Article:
We Need To Talk About Sarah Paulson

Though she’s absolutely killing it on American Crime Story: The People Vs. OJ Simpson, people know who Sarah Paulson is from her work on the creepy American Horror Story, and rightfully so. What the actress does on that show is so electric, that she can make even the most unwatchable moments (I’m looking at you Freak Show) seem compelling. Even when the show’s Queen Bee Jessica Lange faltered or chewed the scenery just a bit too much, Paulson was always there to reign her, and the show, back in.

After being given a returning role in Murder House, Paulson was promoted to lead in Asylum. It’s no coincidence that this is the show’s best season; Creator Ryan Murphy gave the actress the role of a lifetime. As reporter Lana Winters, Paulson cleared every hurdle that the show’s very tumultuous plot pushed in front of her, including satanic possession, aliens, serial killers and questions of sanity. To say she cleared those obstacles would be putting it lightly, and while she lost the Emmy that year, it’s hard to remember a TV actress creating such a memorable, strong character in a show as crazy as AHS.

Since then, Paulson has played a witch, a two headed woman, and the ghost of a drug addict haunting a hotel, and every single time has been the best thing about the show. But even though she made her name on the anthology series, she was delivering A-grade performances before she started working with Murphy, namely in the underrated Martha Marcy May Marlene.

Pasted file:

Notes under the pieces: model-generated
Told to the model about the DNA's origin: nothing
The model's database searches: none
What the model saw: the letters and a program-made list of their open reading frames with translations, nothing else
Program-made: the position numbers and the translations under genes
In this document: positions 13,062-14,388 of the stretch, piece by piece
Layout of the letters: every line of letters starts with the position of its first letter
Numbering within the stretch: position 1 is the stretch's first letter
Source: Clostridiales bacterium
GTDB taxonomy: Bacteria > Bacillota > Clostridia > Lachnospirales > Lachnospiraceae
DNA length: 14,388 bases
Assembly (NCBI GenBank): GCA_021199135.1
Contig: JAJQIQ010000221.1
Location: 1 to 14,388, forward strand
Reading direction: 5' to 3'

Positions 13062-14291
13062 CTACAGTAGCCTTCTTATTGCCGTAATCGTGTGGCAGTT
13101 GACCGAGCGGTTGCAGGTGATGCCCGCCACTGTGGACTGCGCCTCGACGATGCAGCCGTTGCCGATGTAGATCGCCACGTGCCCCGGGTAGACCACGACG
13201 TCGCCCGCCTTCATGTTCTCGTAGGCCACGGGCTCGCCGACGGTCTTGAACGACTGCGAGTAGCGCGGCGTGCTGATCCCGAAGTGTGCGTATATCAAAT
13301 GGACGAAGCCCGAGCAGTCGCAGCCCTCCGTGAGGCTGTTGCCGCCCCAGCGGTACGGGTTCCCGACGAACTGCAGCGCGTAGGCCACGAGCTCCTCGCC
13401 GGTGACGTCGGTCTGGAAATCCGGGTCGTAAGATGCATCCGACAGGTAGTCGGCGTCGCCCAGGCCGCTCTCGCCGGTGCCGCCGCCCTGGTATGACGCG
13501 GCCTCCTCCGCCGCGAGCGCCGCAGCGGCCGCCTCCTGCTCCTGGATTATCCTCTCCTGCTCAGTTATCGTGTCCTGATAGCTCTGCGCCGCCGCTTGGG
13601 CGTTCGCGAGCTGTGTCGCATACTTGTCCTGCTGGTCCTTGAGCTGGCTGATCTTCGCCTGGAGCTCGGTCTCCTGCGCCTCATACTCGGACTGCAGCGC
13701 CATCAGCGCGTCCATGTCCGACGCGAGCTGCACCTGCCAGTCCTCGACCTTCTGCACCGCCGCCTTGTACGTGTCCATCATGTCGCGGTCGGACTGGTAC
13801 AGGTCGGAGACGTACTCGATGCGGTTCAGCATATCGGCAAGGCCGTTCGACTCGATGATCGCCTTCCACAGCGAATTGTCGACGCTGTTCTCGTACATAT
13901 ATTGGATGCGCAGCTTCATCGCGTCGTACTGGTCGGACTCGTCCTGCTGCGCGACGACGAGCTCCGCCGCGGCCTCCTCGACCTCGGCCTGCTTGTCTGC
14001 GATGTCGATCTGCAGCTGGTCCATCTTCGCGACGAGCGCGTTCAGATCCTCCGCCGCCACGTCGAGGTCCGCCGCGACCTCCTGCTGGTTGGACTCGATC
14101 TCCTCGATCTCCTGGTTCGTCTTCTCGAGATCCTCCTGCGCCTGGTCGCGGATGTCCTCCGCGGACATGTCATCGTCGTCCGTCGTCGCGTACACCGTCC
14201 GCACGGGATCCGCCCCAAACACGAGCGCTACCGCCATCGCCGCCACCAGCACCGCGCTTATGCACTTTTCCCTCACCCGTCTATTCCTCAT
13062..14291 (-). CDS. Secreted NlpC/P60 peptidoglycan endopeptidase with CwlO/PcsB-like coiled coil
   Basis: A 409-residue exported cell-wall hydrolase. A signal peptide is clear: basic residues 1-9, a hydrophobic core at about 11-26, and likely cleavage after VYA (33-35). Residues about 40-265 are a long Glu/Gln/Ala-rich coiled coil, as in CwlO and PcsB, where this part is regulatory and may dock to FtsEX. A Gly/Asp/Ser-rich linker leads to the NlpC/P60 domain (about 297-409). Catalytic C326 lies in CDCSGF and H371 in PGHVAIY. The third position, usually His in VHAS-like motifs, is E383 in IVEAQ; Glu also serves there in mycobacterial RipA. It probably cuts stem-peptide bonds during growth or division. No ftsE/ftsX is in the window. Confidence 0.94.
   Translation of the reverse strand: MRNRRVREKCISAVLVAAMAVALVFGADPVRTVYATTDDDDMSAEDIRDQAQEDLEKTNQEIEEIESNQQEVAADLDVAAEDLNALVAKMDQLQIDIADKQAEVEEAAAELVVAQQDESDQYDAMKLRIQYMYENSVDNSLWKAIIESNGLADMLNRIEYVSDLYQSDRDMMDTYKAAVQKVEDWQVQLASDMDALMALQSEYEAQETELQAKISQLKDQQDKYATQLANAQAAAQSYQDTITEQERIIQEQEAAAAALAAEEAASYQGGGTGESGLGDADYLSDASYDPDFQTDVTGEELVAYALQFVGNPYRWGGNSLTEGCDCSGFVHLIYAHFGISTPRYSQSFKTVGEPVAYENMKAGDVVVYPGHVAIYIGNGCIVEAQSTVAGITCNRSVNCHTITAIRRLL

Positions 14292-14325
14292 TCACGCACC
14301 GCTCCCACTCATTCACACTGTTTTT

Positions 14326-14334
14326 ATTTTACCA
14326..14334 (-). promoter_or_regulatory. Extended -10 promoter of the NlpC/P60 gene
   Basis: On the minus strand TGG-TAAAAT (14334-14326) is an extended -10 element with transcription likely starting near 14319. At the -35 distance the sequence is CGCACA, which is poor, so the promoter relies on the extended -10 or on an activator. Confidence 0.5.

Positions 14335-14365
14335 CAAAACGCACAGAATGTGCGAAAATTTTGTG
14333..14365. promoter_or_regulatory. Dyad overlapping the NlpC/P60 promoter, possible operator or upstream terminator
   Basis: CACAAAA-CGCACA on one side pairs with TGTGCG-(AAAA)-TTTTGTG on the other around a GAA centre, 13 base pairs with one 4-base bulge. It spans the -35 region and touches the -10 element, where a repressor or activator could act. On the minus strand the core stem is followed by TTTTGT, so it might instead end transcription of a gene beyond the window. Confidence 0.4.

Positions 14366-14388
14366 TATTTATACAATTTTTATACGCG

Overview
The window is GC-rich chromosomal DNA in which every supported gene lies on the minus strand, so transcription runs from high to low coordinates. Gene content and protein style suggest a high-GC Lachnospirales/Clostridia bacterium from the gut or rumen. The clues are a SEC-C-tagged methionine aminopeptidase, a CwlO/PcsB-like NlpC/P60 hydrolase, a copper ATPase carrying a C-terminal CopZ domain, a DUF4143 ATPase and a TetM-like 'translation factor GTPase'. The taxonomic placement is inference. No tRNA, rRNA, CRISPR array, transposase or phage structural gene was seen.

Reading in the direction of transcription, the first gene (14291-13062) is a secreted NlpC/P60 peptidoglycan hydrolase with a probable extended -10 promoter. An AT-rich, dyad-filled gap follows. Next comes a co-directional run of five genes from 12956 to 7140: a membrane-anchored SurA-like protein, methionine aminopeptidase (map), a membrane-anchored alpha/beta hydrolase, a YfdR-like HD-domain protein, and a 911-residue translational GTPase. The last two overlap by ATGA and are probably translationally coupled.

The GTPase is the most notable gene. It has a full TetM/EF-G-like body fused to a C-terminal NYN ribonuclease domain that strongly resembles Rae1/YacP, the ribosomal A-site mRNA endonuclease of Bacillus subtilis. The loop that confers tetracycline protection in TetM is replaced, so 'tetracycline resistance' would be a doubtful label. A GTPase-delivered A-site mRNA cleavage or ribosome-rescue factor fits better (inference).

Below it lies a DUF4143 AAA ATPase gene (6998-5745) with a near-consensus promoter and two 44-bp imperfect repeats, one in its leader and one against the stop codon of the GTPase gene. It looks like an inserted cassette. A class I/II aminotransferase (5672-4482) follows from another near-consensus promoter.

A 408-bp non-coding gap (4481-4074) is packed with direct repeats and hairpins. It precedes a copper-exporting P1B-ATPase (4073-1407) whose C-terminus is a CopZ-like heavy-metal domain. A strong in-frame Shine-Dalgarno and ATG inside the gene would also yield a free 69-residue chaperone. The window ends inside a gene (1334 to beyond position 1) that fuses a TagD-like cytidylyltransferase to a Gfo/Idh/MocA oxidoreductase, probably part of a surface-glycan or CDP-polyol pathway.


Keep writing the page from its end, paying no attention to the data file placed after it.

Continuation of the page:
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The film was largely heralded as Elizabeth Olsen’s Hollywood coronation, and while her performance in the film is a staggering achievement, Paulson’s is no less monumental. As the sister to a young woman who has just escaped from a cult, the actress had the difficult job of playing it straight to Olsen’s character’s histrionics. But despite being saddled with the less showy role, Paulson is the film’s MVP. Despite maintaining an admirable chemistry from Olsen, she steals entire scenes right out from under the star without having to resort to flying off the handle. In fact, Paulson maintains a calm, cool and collected air about her throughout the film, which only makes the performance that much more impressive. She conveys a sisterly affection, but makes the frustration and estrangement that bubble beneath the surface clear in each and every scene.

Shortly after Marthy Marcy May Marlene and the first season of American Horror Story, Paulson suited up for Game Change, a retelling of the 2008 Presidential election. She played Nicolle Wallace, a senior advisor for the John McCain-Sarah Palin campaign, and while Julianne Moore’s take on Palin is what people walked away discussing, Paulson once again took a supporting role and knocked it out of the park. Acting against an actress of Moore’s stature is no easy feat, but Paulson didn’t look like she was even breaking a sweat.